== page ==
LeBron James joked on Twitter that he will not be paying $8 per month to keep his blue checkmark

LeBron James walks across the court during a game against the Chicago Bulls.
LeBron James walks across the court during a game against the Chicago Bulls.AP Photo/Charles Rex Arbogast
  • Twitter is set to retire legacy verified accounts this weekend, making the site's blue checkmark all but meaningless.

  • Users that wish to keep their checkmark can subscribe to Twitter Blue for $8 a month.

  • LeBron James, the Lakers star with 52.8 million followers, does not plan anything to use the site.

On the eve of the next era of Twitter, LeBron James is taking a stand.

According to Elon Musk, Twitter plans to retire legacy verified accounts this week, meaning that the only people who will hold onto their blue checkmarks are those that elect to pay for Twitter Blue.

As Twitter has been a free website for the entirety of its existence (save for the mental toll it takes on its users), many tweeters have sworn against paying a monthly subscription in exchange for a blue check that has lost any of the value it used to hold.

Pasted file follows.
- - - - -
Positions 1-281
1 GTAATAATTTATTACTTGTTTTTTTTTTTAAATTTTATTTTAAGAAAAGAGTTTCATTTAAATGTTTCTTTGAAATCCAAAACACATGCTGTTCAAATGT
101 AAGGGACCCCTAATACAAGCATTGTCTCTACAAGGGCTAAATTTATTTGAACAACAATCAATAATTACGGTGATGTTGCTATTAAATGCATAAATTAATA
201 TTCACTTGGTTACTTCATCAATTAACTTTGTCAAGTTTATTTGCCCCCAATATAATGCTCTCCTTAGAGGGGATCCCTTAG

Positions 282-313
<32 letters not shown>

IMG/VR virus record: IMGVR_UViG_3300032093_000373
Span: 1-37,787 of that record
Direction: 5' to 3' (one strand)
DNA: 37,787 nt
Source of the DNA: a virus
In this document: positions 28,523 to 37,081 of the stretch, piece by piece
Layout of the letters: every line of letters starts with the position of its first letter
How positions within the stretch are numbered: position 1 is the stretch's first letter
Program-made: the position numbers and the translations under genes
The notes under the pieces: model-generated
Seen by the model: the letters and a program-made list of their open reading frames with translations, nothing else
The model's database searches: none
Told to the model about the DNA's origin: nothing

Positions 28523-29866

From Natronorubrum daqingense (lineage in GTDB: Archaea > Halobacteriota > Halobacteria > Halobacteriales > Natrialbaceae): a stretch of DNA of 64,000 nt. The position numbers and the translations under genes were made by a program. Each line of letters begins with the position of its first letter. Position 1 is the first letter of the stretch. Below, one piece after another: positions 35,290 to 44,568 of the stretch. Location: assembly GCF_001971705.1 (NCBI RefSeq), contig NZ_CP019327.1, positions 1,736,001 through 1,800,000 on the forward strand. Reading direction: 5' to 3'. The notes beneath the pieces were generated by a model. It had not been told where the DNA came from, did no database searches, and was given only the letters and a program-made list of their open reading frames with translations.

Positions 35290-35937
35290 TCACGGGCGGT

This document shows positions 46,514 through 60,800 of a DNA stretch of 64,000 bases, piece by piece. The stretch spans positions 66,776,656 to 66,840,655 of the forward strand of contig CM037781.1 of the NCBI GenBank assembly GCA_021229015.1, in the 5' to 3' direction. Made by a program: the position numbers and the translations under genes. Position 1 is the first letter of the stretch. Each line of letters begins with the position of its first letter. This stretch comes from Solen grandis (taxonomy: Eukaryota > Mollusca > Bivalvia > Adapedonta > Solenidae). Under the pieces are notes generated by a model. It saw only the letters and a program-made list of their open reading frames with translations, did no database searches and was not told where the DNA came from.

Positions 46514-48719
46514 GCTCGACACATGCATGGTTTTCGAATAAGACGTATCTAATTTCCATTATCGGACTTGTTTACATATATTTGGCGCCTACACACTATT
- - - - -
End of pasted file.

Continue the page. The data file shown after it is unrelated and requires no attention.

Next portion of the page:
On Friday, James counted himself amongst them.

Despite his millions, James has proven himself quite frugal when it comes to frivolous spending over his career.

James was far from alone, as many sports fans on Twitter echoed his sentiment, while also noting what a poor business decision it seemed to be from Musk.

Many other celebrities voiced their displeasure with Musk, and fellow sports superstar Patrick Mahomes also got in on the jokes.

Ironically, James was recently identified as one of 35 VIP users whose tweets were being boosted by Twitter's algorithm. But while Twitter might have an interest in promoting James' tweets, James appears to have no interest in paying them for the pleasure.

Thus far, Twitter's pivot to get more people to start paying for Twitter Blue has been underwhelming.

While one of the main appeals of the premium service was giving paying users their very own checkmark, the blue check has shifted from a symbol of status to one that simply communicates, "I paid for Twitter." Users may even soon be able to hide their checkmarks if ashamed.

The push for Twitter Blue initially extended past individuals to include businesses as well, with Musk saying organizations would be charged $1,000 a month to keep hold of their checkmarks. Businesses collectively balked at this demand, so much so that Musk backed down from the requirement, later stating that 10,000 of its most-followed organizations would keep their checkmarks without a monthly payment.

Given Twitter's decision to back down from forcing businesses to pay for their checks, as well as Musk's continual delay of the fateful day that legacy verification badges would be removed, it's possible that little comes from this weekend's deadline.

But as things stand, the new world of Twitter verification is set to go into place on April 1, 2023. Should be completely normal.

Read the original article on Insider